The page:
Urbanized Area (UA)
An urbanized area (UA) consists of densely settled territory that contains 50,000 or more people. The U.S. Census Bureau delineates UAs to provide a better separation of urban and rural territory, population, and housing in the vicinity of large places. At least 35,000 people in a UA must live in an area that is not part of a military reservation.
For Census 2000, the UA criteria specify that the delineations be performed using a zero-based approach. Because of the more stringent density requirements and the less restrictive extended place criteria, some territory that was classified as urbanized for the 1990 census has been reclassified as rural. (Area that was part of a 1990 UA has not been automatically grandfathered into the 2000 UA.) In addition, some areas that were identified as UAs for the 1990 census have been reclassified as urban clusters.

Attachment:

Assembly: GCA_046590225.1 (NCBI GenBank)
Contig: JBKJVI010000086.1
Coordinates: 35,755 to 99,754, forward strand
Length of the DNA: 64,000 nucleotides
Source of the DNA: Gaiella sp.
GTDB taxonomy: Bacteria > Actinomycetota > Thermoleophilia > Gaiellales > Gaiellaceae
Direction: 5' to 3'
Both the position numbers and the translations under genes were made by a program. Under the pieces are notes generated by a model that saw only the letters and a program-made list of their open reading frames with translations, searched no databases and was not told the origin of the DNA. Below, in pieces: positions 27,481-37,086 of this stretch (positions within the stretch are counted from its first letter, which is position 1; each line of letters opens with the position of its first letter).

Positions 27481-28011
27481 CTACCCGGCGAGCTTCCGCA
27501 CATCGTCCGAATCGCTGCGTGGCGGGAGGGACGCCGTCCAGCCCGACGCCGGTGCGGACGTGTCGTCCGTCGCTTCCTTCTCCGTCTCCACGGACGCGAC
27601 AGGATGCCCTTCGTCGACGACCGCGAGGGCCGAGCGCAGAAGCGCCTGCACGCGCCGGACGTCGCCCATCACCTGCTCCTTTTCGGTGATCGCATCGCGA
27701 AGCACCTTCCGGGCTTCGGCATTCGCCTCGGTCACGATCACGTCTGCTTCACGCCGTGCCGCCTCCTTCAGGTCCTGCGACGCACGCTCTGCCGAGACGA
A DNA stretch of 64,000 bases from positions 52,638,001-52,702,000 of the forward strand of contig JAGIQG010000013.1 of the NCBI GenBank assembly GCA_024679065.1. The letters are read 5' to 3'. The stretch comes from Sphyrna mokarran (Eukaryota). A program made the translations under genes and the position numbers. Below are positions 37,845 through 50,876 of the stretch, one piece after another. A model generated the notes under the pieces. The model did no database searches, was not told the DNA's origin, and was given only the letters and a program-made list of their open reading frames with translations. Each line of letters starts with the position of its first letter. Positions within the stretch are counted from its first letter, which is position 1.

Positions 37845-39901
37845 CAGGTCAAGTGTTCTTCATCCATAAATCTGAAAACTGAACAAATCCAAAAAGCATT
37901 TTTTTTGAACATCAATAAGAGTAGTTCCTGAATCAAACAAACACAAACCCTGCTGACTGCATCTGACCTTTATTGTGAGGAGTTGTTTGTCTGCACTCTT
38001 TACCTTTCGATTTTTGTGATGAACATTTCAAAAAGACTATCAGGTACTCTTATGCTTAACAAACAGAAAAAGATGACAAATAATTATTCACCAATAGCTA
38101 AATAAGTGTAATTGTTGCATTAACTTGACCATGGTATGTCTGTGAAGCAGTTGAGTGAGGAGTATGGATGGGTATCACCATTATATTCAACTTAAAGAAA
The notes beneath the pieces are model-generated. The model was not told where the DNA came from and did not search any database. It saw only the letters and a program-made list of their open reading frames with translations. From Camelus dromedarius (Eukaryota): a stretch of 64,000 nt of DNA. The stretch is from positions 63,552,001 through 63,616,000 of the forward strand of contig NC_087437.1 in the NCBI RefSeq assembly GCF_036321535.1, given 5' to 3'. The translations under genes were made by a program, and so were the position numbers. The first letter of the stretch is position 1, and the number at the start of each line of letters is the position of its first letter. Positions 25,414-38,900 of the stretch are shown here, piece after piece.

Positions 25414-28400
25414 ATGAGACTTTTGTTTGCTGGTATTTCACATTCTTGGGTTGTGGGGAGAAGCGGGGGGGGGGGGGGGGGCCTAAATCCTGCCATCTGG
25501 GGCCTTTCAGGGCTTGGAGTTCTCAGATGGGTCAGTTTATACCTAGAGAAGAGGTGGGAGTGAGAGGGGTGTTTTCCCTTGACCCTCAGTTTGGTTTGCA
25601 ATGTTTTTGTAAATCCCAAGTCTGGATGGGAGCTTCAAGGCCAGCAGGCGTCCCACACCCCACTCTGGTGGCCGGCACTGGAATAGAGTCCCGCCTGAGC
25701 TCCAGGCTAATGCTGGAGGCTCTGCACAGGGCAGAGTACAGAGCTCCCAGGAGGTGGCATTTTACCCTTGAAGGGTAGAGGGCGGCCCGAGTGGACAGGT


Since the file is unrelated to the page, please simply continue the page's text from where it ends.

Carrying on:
Urbanized Area Central Place
The UA central place is an incorporated place or a census designated place (CDP) with the most population within the UA. Additional place(s) may become UA central places provided that:
  • The places population within the UA exceeds 50,000 people; or
  • The places population size is at least 2/3 of the most populous UA central place.


Urbanized Area Title and Code
The title of a UA may contain up to three incorporated place names, and will include the two-letter U.S. Postal Service abbreviation for each state into which the UA extends. However, if the UA does not contain an incorporated place, the UA title will include the single name of the geographic entity that occurs first from the following list: census designated place (CDP), minor civil division (MCD), or populated place recognized by the U.S. Geological Survey.